The Coast Guard medevaced a 42-year-old man from a fishing vessel approximately 43 miles northwest of Key West. Watchstanders at Coast Guard Sector Key West received a call via VHF-FM channel 16 at approximately 1:20 a.m., from the 67-foot fishing vessel, Fortuna stating a crewmember was reportedly experiencing chest pains and difficulty breathing. > click to read< 16:23

Time for an Overhaul!

Greetings!
Sometime around mid October, I had some health issues arise that for the first time since we started this website that interrupted our commitment to gather the news of the day, and post it as we found it for your viewing pleasure. For the first time in seven years of posting material on an uninterrupted daily basis, we were stopped in our tracks.
Tomorrow, I will be undergoing heart surgery. They are replacing two heart valves, and opening up my main artery. I will be down for a few days, and will be posting info just as soon as I possibly can. It is an honor, and a privilege to serve you the freshest fish news we can find.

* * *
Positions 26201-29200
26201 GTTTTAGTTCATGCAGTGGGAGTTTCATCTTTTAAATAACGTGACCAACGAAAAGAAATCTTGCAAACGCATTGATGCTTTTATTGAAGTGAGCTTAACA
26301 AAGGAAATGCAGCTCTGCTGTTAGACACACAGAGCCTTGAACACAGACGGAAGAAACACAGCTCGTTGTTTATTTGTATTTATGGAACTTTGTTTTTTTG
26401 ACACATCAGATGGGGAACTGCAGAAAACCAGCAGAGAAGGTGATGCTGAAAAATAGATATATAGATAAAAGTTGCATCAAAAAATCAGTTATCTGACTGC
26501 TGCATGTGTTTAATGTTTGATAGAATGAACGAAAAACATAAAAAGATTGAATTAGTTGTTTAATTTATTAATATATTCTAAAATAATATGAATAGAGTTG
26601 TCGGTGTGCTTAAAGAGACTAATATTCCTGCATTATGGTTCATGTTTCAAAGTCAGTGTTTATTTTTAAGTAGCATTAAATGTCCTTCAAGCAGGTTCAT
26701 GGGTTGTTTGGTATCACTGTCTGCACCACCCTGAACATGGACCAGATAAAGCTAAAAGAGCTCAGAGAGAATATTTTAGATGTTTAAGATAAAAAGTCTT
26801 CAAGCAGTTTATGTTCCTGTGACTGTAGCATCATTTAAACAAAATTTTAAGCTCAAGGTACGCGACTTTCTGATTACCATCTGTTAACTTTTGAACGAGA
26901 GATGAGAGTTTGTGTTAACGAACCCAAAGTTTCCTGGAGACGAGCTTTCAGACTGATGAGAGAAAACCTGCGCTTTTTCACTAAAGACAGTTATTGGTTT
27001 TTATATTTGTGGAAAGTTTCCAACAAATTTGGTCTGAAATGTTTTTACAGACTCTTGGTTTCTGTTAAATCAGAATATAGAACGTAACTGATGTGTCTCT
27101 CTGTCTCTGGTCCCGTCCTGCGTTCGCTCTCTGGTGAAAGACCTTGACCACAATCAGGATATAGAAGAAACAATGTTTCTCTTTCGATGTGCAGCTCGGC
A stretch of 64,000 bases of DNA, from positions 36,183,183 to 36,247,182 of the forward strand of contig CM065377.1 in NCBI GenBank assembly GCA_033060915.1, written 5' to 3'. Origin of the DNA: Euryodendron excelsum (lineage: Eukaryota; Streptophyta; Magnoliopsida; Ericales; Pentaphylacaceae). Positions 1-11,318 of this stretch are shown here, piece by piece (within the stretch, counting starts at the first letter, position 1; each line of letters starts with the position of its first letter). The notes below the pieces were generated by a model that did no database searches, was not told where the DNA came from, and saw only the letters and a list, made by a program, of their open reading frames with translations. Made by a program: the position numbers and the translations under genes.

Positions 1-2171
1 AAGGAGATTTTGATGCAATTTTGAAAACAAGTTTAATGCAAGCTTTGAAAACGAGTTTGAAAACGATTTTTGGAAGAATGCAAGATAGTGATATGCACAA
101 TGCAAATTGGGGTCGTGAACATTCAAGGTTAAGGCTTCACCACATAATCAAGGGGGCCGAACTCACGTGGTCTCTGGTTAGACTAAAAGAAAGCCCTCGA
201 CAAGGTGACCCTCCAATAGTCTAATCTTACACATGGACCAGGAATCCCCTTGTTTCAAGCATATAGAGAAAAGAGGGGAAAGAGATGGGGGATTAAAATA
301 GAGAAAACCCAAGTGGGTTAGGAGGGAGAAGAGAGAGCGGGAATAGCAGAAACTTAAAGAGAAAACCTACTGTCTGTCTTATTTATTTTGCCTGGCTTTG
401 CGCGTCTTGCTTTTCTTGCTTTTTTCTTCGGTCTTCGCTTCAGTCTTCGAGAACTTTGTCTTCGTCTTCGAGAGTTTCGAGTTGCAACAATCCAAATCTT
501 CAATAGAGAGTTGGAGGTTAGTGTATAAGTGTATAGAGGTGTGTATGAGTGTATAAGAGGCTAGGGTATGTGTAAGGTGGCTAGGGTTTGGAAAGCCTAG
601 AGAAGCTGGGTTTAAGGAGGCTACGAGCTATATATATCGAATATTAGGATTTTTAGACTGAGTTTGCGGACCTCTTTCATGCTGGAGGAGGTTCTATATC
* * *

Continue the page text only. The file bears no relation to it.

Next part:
I send you all my finest regards, and hope to be back in my wheelhouse soon.
Bore Head, Moderator @ Fisherynation.com 06:04

Sink or swim time for 93-year-old gillnetter Phyllis A.?

We were over at the Gloucester Marine Railways the other day, which is one of our favorite stops in the city, and we checked in with the yard’s venerable foreman Douglass Parsons to see what’s up with the efforts to repair and restore the lovely 93-year-old gillnetter, the Phyllis A. The project has been hampered by uneven funding streams and Parsons said he and some other members of the Phyllis A Marine Association have come to the conclusion that they either procure the $200,000 this year that would allow them to do enough repairs to get the 58-foot gillnetter back in the water or call it a day. >click to read<19:26